Pentagram Pylons - can you elegantly recreate them? Or, the European flag in LOGO - what poses the greater problem?

Explore this how this program produces the sequences it does. What are you controlling when you change the values of the variables?

Can you recreate these designs? What are the basic units? What movement is required between each unit? Some elegant use of procedures will help - variables not essential.

Just four procedures were used to produce a design. How was it done? Can you be systematic and elegant so that someone can follow your logic?

Remember that you want someone following behind you to see where you went. Can yo work out how these patterns were created and recreate them?

Time for a little mathemagic! Choose any five cards from a pack and show four of them to your partner. How can they work out the fifth?

Make your own double-sided magic square. But can you complete both sides once you've made the pieces?

How have "Warmsnug" arrived at the prices shown on their windows? Which window has been given an incorrect price?

Use the interactivity to listen to the bells ringing a pattern. Now it's your turn! Play one of the bells yourself. How do you know when it is your turn to ring?

This second Sudoku article discusses "Corresponding Sudokus" which are pairs of Sudokus with terms that can be matched using a substitution rule.

A Sudoku based on clues that give the differences between adjacent cells.

Each clue number in this sudoku is the product of the two numbers in adjacent cells.

In this Sudoku, there are three coloured "islands" in the 9x9 grid. Within each "island" EVERY group of nine cells that form a 3x3 square must contain the numbers 1 through 9.

Starting with four different triangles, imagine you have an unlimited number of each type. How many different tetrahedra can you make? Convince us you have found them all.

This Sudoku puzzle can be solved with the help of small clue-numbers on the border lines between pairs of neighbouring squares of the grid.

This pair of linked Sudokus matches letters with numbers and hides a seasonal greeting. Can you find it?

A cinema has 100 seats. Show how it is possible to sell exactly 100 tickets and take exactly £100 if the prices are £10 for adults, 50p for pensioners and 10p for children.

60 pieces and a challenge. What can you make and how many of the pieces can you use creating skeleton polyhedra?

Four small numbers give the clue to the contents of the four surrounding cells.

A pair of Sudoku puzzles that together lead to a complete solution.

The puzzle can be solved with the help of small clue-numbers which are either placed on the border lines between selected pairs of neighbouring squares of the grid or placed after slash marks on. . . .

Two sudokus in one. Challenge yourself to make the necessary connections.

Two sudokus in one. Challenge yourself to make the necessary connections.

Label the joints and legs of these graph theory caterpillars so that the vertex sums are all equal.

Draw some isosceles triangles with an area of $9$cm$^2$ and a vertex at (20,20). If all the vertices must have whole number coordinates, how many is it possible to draw?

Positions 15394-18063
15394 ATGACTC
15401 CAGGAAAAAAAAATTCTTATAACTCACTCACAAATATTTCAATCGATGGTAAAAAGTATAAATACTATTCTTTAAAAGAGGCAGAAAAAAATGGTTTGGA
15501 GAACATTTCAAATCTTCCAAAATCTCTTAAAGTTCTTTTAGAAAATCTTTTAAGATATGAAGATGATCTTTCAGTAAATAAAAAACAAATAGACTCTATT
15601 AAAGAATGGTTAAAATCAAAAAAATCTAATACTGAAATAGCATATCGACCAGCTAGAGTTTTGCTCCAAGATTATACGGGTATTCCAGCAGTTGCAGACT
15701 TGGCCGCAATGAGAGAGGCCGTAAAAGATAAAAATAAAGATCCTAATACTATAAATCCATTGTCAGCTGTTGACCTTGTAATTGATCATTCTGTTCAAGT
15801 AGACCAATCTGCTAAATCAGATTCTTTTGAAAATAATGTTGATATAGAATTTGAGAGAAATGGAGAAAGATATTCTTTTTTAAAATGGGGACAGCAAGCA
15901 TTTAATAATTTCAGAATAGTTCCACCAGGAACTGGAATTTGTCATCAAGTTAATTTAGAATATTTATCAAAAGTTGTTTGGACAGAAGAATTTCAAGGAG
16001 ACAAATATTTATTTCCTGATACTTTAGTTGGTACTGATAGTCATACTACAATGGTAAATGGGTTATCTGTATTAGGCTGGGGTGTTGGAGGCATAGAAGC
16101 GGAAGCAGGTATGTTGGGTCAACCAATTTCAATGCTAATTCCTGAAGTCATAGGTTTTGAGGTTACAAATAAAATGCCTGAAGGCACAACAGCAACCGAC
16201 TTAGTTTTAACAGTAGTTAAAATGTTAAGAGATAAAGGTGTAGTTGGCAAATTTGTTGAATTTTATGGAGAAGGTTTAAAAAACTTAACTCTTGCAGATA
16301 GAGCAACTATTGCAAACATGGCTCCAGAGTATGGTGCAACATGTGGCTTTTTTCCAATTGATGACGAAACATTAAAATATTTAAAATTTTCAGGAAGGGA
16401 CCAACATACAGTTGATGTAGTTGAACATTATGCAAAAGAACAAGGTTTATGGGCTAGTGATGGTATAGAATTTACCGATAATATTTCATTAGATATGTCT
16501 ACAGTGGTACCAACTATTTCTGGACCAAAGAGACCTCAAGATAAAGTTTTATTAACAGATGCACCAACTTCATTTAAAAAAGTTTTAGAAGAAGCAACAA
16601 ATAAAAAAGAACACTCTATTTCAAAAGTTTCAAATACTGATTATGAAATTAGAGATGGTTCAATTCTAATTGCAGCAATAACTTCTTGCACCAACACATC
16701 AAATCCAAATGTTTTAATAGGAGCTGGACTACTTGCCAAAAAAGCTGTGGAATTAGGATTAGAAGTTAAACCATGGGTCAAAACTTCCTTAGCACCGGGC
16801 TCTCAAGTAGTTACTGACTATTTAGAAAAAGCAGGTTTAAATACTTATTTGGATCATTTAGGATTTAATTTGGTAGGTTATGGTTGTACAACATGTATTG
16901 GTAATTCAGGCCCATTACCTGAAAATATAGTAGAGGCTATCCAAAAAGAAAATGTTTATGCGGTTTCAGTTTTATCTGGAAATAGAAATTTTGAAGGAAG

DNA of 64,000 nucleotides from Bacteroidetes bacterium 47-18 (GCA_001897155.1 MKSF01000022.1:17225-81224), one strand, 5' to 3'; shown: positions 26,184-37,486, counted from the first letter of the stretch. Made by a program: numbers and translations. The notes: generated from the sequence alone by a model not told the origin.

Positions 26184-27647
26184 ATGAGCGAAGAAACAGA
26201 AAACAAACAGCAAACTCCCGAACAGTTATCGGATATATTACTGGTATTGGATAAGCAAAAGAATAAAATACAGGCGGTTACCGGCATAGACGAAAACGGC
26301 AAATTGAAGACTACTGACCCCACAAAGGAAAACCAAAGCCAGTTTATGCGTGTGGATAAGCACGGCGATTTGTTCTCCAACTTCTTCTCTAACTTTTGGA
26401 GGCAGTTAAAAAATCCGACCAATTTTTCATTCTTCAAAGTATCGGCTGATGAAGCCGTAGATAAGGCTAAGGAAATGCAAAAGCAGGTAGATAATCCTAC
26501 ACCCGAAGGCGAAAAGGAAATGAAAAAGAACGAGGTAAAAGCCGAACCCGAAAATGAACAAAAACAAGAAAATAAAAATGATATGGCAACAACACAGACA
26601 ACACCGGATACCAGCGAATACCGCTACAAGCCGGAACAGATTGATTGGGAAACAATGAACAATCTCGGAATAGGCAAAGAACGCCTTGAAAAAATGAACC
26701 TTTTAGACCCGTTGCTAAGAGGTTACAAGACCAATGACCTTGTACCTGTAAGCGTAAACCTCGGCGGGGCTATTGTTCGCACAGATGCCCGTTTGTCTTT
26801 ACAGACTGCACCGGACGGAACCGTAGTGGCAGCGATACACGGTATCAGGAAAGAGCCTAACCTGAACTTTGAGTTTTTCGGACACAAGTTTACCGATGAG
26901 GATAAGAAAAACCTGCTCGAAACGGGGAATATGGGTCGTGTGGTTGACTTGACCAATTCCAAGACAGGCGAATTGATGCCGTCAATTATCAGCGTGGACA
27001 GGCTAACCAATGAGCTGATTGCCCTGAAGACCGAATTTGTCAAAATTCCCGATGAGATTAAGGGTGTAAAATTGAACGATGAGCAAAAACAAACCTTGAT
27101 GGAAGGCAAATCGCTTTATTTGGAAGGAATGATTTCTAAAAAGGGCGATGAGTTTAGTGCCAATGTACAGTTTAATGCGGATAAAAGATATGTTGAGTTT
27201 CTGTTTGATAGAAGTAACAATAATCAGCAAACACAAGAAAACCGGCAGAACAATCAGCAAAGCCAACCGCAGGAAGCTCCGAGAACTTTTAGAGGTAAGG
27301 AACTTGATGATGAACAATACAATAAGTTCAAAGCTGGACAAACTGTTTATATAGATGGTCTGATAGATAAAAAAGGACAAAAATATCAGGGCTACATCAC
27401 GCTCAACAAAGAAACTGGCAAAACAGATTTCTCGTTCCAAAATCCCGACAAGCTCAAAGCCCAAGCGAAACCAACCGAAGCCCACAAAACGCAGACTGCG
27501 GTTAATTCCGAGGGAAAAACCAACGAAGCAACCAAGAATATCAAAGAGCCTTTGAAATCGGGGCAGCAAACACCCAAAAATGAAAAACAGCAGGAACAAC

A Sudoku that uses transformations as supporting clues.

Special clue numbers related to the difference between numbers in two adjacent cells and values of the stars in the "constellation" make this a doubly interesting problem.

Solve this Sudoku puzzle whose clues are in the form of sums of the numbers which should appear in diagonal opposite cells.

A Sudoku with clues given as sums of entries.

Arrange the digits 1, 1, 2, 2, 3 and 3 so that between the two 1's there is one digit, between the two 2's there are two digits, and between the two 3's there are three digits.

Imagine a stack of numbered cards with one on top. Discard the top, put the next card to the bottom and repeat continuously. Can you predict the last card?

Move your counters through this snake of cards and see how far you can go. Are you surprised by where you end up?

A particular technique for solving Sudoku puzzles, known as "naked pair", is explained in this easy-to-read article.

This Sudoku requires you to do some working backwards before working forwards.

Each of the main diagonals of this sudoku must contain the numbers 1 to 9 and each rectangle width the numbers 1 to 4.

Use the interactivity to play two of the bells in a pattern. How do you know when it is your turn to ring, and how do you know which bell to ring?

Use the clues about the shaded areas to help solve this sudoku

A pair of Sudokus with lots in common. In fact they are the same problem but rearranged. Can you find how they relate to solve them both?

Can you use your powers of logic and deduction to work out the missing information in these sporty situations?

This sudoku requires you to have "double vision" - two Sudoku's for the price of one

This challenging activity involves finding different ways to distribute fifteen items among four sets, when the sets must include three, four, five and six items.

A package contains a set of resources designed to develop students’ mathematical thinking. This package places a particular emphasis on “being systematic” and is designed to meet. . . .

This package contains a collection of problems from the NRICH website that could be suitable for students who have a good understanding of Factors and Multiples and who feel ready to take on some. . . .

Whenever a monkey has peaches, he always keeps a fraction of them each day, gives the rest away, and then eats one. How long could he make his peaches last for?

Many natural systems appear to be in equilibrium until suddenly a critical point is reached, setting up a mudslide or an avalanche or an earthquake. In this project, students will use a simple. . . .